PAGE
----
"Experiences, testimonies, and remarks"

Mrs. Eddy expressed wonderful care for the Wednesday evening meetings when she prescribed their order of service in the Church Manual (p. 122). Here she has presented the perfect plan for their conduct; and all Christian Scientists should rejoice that such simple, definite rules have been given for the protection and advancement of these meetings. As in all that Mrs. Eddy did in establishing the movement of Christian Science, every necessary point has been covered, and nothing unnecessary included. Under God's direct guidance she has thus prepared that which has already brought forth rich fruitage, and will continue to result in blessing for the whole world.

While the members of all Christian Science churches and societies are deeply interested in this entire order of service, and while each one has his own responsibility in bringing to these meetings a loving, reverent interest, as well as a willingness to participate in every portion of them, there is, perhaps, no part which concerns each member more deeply than that which is presented when the Reader—in accordance with the order given in the Manual—announces, "This meeting is now open for experiences, testimonies, and remarks on Christian Science." This provides a very bulwark of protection for the meetings, since herein God has provided the law for every member of His church. "Experiences, testimonies, and remarks on Christian Science"! These alone may be considered during the time allotted to them. None may wander outside of them; none may be kept from expressing themselves in conformity with them. Here is liberty, but no room for license.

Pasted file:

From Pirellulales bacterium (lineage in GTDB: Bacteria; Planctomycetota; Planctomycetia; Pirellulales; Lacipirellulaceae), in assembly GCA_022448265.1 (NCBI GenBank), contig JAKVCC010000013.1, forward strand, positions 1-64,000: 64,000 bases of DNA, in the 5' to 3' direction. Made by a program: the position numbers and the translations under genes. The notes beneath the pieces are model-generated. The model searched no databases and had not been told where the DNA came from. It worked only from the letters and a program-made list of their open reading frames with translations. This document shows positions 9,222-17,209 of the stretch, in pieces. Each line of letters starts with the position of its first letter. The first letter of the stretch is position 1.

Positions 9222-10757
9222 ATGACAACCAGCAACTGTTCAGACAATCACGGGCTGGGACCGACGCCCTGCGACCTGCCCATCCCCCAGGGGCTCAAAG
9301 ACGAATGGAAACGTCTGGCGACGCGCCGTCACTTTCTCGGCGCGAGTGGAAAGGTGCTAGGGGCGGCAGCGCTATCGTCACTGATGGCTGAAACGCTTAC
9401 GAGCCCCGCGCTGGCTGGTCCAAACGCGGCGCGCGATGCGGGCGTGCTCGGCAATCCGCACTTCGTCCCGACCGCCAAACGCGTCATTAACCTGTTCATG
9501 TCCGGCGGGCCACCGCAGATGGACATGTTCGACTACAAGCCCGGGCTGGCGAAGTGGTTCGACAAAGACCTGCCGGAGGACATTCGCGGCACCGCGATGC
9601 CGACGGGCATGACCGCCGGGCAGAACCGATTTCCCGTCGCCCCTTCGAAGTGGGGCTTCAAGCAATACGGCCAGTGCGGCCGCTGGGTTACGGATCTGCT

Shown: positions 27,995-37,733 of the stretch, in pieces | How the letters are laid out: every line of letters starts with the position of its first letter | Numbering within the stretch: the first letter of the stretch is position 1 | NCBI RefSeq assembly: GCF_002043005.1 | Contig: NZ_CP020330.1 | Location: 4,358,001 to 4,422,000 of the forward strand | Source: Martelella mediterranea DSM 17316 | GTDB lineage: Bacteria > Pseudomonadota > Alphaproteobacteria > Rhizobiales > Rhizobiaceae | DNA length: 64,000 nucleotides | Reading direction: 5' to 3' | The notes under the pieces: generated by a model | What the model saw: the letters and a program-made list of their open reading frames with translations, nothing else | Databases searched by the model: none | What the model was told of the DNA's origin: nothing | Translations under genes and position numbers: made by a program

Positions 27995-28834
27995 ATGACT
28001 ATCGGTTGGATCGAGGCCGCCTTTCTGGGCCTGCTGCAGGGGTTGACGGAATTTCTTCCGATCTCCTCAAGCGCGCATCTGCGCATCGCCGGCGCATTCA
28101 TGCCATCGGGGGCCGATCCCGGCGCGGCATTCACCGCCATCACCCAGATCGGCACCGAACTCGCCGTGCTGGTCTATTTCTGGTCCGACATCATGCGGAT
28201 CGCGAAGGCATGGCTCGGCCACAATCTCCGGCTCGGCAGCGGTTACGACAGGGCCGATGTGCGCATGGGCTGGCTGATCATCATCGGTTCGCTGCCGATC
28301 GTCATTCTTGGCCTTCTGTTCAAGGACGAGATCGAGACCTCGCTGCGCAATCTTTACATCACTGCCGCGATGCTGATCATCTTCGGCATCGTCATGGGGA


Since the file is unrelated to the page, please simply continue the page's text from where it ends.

Some may ask: Who is to set the bounds? Who is to determine just what is liberty and what is license? Every Christian Scientist knows that in this as in all else divine Mind is alone able to accomplish perfectly. The great demand, therefore, must be upon each member that he permit no doubt or fear to rest in his consciousness that anything less than divine Mind can control or express itself during these meetings. This, of course, needs with each one "the preparations of the heart in man, and the answer of the tongue" which are "from the Lord." Should it seem at any time that something other than the truth has been voiced, to the Reader is given the temporary authority to silence or correct. The part of the other members present is simply to rebuke their own sense of error, knowing the powerlessness of evil to interfere with the promulgation and advancement of the gospel of good—and then set a seal upon the lips! Too often there comes the temptation to "talk over" the error, and thus allow it, apparently, to continue in consciousness when, instead, it should always be relegated to complete oblivion.

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Among the Churches
May 12, 1923

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